Blount continued to strike literary gold with a string of well-reviewed books published in 1989, 1990, and 1991—Now, Where Were We?, First Hubby, and Camels Are Easy, Comedy's Hard, respectively. The first and most lauded of these, Now, Where Were We?, is a collection of the author's previously published essays. "The genre of earnest, plain-spoken bumpkinhood," wrote Deborah Mason in the New York Times Book Review, "forms one of the primal pools of American humor. . . . These pieces are brilliantly loopy, reassuringly subversive, and they put Mr. Blount in serious contention for the title of America's most cherished humorist." Indeed, Washington Post Book World contributor Jonathan Yardley went so far as to say that "a half dozen [of the essays] are likely to cause guttural eruptions, five are moderately dangerous to one's health—and one may be, for those with weak constitutions, terminally fatal."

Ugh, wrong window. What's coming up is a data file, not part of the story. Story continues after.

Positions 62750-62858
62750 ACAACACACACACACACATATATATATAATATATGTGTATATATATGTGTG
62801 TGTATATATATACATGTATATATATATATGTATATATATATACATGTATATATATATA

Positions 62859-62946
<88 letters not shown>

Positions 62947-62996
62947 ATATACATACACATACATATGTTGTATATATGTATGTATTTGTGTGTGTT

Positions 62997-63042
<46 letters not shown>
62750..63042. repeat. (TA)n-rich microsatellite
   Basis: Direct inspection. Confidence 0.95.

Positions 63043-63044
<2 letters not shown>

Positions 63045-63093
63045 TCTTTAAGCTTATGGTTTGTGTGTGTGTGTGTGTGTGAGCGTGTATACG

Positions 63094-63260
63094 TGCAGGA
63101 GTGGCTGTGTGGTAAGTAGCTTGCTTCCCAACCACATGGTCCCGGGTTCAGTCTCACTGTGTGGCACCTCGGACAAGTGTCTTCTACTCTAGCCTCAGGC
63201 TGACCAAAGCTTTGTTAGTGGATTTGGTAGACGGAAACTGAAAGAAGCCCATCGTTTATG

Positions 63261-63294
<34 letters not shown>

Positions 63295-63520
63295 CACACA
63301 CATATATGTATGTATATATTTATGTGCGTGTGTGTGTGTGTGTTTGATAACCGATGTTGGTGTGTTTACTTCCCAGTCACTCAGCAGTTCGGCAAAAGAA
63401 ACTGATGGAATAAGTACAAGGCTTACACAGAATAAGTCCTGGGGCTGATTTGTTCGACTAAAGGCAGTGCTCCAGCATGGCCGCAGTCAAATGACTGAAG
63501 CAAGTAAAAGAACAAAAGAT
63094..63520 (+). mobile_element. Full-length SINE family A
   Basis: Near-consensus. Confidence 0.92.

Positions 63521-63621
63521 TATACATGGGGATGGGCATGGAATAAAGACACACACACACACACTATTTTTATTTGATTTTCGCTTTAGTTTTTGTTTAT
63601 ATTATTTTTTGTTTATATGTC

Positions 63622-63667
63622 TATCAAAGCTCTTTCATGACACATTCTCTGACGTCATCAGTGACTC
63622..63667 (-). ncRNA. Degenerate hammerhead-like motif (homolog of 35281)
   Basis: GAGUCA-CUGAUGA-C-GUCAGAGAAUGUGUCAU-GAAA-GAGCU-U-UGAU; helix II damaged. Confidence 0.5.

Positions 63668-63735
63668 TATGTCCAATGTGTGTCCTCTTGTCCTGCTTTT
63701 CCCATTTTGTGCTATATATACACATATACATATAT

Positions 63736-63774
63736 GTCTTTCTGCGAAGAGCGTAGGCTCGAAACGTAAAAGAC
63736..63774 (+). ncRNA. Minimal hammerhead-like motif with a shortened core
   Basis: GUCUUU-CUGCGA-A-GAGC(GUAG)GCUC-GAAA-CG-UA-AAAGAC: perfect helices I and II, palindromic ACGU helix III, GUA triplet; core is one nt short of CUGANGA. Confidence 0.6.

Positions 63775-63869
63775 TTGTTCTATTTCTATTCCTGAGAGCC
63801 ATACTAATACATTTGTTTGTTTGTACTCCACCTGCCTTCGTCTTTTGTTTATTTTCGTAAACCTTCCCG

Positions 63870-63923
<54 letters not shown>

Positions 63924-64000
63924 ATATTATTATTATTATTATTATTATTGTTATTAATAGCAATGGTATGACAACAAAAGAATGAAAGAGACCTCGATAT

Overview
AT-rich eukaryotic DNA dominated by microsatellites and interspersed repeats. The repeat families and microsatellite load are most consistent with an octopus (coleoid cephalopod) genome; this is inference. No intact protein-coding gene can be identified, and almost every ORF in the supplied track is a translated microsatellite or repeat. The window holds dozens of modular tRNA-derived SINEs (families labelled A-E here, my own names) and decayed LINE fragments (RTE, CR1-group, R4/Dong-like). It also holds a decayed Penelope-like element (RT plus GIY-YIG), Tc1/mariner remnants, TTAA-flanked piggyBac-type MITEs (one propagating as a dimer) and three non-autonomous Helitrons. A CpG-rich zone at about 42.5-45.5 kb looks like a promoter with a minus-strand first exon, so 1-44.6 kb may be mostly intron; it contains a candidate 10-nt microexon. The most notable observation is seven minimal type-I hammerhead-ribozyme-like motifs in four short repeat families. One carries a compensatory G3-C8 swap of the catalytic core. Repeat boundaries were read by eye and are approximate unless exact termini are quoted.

Blount's debut novel, First Hubby, was generally considered a credible first effort in the longer genre. The story hinges on a major political event: the first female vice-president of the United States becomes president after the elected chief executive is killed by a huge falling fish. The narrator of First Hubby is none other than the frustrated writer-husband of the nation's new president, and he expounds upon his life and times with familiar Blountian humor. "Dialogue, internal and external, is Blount's forte," stated Christopher Hitchens in the Washington Post Book World.